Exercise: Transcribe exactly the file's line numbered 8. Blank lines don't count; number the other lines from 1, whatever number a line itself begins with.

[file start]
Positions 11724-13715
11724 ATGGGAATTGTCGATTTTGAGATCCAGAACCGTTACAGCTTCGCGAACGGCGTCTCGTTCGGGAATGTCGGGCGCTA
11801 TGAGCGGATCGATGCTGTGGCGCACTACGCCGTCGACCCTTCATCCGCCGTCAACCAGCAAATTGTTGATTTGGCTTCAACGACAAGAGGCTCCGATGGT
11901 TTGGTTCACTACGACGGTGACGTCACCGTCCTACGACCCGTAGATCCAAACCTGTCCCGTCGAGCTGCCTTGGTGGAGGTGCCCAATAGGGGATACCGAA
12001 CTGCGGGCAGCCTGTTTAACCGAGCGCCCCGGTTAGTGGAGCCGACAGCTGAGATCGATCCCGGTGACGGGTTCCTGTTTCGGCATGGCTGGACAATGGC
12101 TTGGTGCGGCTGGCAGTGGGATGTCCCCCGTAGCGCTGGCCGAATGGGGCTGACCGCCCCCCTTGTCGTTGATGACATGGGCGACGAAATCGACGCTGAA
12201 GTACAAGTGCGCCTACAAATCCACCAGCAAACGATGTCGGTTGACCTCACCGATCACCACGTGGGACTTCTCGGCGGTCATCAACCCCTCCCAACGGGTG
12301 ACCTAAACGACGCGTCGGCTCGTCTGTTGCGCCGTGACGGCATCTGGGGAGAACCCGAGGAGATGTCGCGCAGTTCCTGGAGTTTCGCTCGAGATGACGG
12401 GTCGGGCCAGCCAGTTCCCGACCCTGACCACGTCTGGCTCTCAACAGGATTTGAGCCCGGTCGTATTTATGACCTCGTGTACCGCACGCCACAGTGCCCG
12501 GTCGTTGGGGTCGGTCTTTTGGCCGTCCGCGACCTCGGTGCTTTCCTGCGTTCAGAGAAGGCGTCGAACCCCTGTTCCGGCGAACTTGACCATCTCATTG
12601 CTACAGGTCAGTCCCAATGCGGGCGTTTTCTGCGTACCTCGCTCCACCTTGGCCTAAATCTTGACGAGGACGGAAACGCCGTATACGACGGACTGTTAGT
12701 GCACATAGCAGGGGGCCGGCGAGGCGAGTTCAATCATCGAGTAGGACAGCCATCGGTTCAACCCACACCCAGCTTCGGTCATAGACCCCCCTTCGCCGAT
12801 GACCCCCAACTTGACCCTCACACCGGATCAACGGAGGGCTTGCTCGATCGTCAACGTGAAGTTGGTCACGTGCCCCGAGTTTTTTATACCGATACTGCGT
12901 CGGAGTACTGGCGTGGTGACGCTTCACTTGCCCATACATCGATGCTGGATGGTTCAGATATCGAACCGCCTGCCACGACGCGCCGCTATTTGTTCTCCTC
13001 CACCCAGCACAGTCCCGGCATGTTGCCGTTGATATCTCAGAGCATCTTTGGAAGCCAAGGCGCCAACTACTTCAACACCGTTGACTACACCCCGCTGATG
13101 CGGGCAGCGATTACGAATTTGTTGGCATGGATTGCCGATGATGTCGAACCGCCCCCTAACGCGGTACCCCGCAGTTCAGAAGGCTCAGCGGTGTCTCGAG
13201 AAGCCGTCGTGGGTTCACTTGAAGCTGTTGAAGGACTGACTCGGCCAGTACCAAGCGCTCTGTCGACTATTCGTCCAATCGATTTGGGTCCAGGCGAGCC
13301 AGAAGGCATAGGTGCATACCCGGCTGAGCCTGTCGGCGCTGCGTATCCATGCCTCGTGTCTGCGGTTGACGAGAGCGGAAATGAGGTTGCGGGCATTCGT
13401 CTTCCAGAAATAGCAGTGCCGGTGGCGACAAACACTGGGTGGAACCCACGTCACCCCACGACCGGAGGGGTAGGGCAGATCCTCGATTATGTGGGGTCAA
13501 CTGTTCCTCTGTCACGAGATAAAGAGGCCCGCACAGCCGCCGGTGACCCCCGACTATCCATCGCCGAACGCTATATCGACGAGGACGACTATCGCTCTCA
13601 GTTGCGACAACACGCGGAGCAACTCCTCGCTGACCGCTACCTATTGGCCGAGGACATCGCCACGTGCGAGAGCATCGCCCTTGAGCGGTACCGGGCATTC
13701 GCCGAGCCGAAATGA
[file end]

12301 ACCTAAACGACGCGTCGGCTCGTCTGTTGCGCCGTGACGGCATCTGGGGAGAACCCGAGGAGATGTCGCGCAGTTCCTGGAGTTTCGCTCGAGATGACGG